The devastation and consequences of heroin cannot be unseen. When you look at heroin addiction statistics or heroin addiction facts and their impact on society, it is impossible not to be shocked. Here are some of the latest numbers about heroin addiction in the United States:

  • Heroin roughly accounts for 18% of the admissions for drug and alcohol treatment in the US.
  • In 2016 close to 948,000 Americans reported using heroin in the past year.
  • The number of people using heroin for the first time is high, with 170,000 people starting heroin use in 2016, nearly double the number of people in 2006.
  • Young people 18-29 and mid-life individuals 30-44 are more likely to use heroin than older people.
  • Men are more likely than women to overdose, with deaths due to heroin overdose four times more likely in men than in women.

Treatment Options for Heroin Addiction

While heroin is incredibly addictive, those who are willing to break the addiction cycle can seek treatment. Because cutting cold-turkey can be incredibly dangerous, it’s best to start with a partial hospitalization program (PHP) and heroin detox process to prevent severe withdrawal symptoms.

Speaking with an addiction treatment specialist as soon as possible is the best way to start seeking help for benzo addiction. Especially because medication-assisted therapies can help people move away from heroin. At Lighthouse Recovery Institute, our drug addiction recovery programs include:

Heroin Medical Detox: A clinically supervised detox process to ensure the patient’s safety and make the withdrawal phase as comfortable as possible. 

Dual Diagnosis Treatment: Often, people who misuse benzos mix it with alcohol, struggle with opioids misuse, or have co-occurring mental health illnesses. A dual diagnosis treatment plan collectively and holistically treats the various ailments. 

Medication-Assisted Therapy: Because heroin is highly addictive, most people need medication-assisted therapy, which turns to FDA-approved medications to tamper off the effects of heroin and help people move away from the substance.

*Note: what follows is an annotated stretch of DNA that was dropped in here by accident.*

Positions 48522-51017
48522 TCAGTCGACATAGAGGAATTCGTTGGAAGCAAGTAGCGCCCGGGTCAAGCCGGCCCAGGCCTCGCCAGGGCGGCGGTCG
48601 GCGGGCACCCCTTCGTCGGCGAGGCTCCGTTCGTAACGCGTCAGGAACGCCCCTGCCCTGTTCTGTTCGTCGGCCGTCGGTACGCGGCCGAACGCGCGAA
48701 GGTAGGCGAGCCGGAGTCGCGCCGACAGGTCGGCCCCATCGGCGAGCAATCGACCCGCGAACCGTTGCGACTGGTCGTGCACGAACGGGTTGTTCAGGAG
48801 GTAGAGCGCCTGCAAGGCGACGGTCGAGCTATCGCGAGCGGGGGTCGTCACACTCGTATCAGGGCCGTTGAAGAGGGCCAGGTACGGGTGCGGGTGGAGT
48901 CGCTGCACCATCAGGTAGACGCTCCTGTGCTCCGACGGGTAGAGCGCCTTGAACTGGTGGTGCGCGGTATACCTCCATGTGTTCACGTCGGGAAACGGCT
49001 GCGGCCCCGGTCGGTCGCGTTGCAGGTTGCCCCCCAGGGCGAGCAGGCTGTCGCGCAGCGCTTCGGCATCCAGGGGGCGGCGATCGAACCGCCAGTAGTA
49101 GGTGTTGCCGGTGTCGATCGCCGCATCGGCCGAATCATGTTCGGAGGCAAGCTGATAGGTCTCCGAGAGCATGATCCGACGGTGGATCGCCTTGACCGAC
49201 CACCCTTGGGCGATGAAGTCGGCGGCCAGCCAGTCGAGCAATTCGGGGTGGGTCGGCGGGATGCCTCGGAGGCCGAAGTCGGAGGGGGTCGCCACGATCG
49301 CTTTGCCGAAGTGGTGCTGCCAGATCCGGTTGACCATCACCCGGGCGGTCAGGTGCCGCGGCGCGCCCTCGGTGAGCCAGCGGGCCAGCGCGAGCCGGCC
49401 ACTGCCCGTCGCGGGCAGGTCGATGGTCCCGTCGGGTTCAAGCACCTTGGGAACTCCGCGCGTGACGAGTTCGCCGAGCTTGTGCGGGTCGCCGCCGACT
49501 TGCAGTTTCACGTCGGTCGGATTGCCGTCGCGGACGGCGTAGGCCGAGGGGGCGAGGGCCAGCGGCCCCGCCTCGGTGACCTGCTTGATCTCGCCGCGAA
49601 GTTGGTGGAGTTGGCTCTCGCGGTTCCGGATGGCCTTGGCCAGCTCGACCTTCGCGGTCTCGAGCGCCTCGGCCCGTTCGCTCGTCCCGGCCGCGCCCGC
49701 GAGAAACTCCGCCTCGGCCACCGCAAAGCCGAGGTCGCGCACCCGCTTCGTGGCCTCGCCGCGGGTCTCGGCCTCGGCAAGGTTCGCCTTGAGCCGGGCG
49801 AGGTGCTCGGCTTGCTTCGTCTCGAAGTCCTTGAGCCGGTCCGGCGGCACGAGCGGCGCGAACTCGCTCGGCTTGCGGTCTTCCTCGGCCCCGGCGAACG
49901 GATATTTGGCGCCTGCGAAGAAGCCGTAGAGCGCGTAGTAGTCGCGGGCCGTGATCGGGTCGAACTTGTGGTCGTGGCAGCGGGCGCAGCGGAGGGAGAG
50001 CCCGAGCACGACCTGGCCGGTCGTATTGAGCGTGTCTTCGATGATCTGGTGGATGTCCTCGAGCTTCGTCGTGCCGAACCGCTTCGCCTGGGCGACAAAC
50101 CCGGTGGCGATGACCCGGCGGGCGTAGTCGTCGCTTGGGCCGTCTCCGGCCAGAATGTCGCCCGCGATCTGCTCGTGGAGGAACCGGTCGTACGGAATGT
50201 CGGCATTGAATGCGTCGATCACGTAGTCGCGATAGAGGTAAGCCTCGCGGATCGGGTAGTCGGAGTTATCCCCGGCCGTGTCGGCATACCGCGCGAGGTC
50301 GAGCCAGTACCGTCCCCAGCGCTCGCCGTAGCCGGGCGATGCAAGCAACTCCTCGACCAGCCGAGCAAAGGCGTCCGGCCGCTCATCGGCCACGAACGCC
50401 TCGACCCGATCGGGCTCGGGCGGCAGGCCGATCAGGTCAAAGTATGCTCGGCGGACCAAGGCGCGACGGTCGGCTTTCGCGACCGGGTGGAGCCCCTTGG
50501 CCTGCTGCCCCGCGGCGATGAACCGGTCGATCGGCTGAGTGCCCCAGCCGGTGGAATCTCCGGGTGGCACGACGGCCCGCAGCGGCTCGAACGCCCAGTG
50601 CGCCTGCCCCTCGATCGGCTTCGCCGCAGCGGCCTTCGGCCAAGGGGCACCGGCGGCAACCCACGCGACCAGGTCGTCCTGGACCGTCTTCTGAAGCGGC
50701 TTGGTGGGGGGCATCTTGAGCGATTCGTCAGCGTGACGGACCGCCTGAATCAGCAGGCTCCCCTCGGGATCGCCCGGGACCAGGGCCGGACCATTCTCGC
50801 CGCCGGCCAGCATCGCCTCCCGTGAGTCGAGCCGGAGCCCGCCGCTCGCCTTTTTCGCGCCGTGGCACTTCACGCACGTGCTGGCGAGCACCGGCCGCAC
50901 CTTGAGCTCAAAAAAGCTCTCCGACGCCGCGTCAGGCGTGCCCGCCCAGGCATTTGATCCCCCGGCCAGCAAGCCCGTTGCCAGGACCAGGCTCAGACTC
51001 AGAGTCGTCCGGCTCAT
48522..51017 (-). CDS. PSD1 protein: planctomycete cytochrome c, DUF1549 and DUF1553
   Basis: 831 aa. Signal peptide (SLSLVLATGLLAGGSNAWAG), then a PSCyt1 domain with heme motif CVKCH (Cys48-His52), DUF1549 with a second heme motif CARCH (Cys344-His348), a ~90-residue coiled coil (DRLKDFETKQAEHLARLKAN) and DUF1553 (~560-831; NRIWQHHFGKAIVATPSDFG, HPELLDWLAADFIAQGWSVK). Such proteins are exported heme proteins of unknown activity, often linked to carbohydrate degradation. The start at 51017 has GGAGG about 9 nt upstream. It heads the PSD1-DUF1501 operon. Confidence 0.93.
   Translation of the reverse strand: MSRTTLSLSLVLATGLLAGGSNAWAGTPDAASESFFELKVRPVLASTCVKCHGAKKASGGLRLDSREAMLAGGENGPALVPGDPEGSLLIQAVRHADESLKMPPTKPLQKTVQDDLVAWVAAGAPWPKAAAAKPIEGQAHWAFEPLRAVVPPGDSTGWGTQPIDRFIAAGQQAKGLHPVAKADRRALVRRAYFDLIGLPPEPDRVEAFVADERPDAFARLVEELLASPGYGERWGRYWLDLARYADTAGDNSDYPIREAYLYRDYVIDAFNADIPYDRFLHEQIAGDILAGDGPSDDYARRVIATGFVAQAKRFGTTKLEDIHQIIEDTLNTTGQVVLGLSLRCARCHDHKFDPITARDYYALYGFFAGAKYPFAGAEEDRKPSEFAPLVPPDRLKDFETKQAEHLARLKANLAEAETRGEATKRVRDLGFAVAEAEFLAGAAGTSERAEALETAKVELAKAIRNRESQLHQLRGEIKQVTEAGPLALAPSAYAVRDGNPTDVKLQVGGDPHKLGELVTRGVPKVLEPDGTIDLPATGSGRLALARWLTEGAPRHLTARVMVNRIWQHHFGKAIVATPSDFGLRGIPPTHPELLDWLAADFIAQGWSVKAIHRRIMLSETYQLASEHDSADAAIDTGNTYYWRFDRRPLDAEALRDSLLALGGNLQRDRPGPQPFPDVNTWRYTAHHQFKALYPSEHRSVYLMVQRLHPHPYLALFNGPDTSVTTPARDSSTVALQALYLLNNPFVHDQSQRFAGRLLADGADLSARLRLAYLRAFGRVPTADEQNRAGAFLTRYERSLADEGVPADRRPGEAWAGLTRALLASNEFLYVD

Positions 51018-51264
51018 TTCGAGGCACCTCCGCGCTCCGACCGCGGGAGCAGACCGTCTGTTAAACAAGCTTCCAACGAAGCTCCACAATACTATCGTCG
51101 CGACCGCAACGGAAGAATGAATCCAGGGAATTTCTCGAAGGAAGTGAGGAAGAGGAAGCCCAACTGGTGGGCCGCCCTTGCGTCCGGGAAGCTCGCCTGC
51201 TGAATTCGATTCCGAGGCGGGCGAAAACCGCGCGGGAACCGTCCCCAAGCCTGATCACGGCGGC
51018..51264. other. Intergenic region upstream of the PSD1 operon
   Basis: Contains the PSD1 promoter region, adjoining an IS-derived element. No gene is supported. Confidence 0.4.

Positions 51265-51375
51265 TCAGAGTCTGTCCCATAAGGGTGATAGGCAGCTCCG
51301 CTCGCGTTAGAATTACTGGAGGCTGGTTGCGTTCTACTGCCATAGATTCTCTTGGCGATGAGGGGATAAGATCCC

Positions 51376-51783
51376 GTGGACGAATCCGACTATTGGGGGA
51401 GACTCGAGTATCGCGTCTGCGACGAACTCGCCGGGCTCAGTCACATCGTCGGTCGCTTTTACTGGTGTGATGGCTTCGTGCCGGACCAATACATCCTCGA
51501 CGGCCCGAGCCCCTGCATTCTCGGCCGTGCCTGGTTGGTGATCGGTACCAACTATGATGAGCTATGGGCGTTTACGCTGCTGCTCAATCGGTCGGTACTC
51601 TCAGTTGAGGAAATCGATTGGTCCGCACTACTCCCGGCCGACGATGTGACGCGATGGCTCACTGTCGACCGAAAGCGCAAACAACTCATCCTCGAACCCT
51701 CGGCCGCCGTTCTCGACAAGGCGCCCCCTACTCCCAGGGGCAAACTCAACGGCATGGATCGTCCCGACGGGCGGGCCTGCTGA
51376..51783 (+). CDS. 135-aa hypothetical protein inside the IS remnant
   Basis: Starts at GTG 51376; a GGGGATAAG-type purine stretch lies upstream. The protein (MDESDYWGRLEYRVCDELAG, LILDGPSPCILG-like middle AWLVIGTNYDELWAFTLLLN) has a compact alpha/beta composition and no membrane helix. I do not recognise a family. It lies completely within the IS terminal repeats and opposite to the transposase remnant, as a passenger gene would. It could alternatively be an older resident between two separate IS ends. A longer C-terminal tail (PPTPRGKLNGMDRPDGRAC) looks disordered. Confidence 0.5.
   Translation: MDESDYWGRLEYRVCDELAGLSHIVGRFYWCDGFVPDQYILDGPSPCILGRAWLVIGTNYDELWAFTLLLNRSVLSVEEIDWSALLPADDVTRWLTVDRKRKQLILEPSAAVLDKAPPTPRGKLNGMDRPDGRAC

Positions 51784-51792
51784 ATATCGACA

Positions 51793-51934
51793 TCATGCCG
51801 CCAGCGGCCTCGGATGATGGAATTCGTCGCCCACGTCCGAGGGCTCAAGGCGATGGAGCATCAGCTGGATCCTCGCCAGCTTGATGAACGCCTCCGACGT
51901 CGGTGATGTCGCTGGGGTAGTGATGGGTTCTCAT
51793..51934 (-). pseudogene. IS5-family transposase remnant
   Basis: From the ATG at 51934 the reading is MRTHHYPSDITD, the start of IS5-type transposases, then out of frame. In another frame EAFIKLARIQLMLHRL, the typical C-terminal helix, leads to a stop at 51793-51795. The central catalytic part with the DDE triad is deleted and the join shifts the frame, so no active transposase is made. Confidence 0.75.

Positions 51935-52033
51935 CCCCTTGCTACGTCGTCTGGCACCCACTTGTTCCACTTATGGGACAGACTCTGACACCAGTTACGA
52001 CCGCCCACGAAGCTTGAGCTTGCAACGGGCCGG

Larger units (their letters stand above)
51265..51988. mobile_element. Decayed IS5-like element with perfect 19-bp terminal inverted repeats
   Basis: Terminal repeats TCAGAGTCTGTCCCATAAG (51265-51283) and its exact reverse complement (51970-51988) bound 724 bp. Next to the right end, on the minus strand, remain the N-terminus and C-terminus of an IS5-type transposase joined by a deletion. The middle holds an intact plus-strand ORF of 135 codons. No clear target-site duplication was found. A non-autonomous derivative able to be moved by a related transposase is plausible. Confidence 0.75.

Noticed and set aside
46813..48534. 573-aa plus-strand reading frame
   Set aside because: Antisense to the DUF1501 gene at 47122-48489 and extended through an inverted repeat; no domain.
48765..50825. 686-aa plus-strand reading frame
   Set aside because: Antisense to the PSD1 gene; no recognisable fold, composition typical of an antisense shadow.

Intensive Outpatient Programs: A form of drug rehab that offers more flexibility to patients looking to seek addiction treatment while maintaining daily obligations like work, school, or caregiving. These programs incorporate cognitive-behavioral therapy to change addictive behaviors in people that struggle with substance abuse. 

Long-term Recovery Programs: It’s easy to relapse after treatment, with long-term recovery assistance, patients can have the ongoing support they need to maintain long-lasting sobriety. 

Get Help Today

If you or someone you love is struggling with drug abuse, seek help immediately. Contact Lighthouse Recovery Institute today and speak with our addiction specialists to learn more about our comprehensive and personalized addiction treatment programs.

We believe in treating each patient in a case-by-case scenario because no two addiction stories are alike. Start walking towards your recovery, and we’ll be here supporting you and your family every step of the way. Please don’t wait another day to start addiction treatment, primarily when your life depends on it.

Geraldine Orentas

Geraldine Orentas

Geraldine is Lighthouse Recovery Institute’s Digital Marketing Manager. She has a Bachelor’s in Journalism and experience in the digital media industry. Geraldine’s writing allows her to share valuable information about mental health, wellness, and drug addiction facts, hoping to shed light on the importance of therapy and ending the stigma.
Medical Disclaimer:

Lighthouse Recovery Institute aims to improve the quality of life for anyone struggling with substance use or mental health disorder. We provide fact-based content about the nature of behavioral health conditions, treatment options, and their outcomes. The material we publish is researched, cited, edited, and reviewed by licensed medical professionals. The information we provide in our posts is not intended to be a substitute for professional medical advice, diagnosis, or treatment. It should never be used in place of the advice of your physician or another qualified healthcare provider.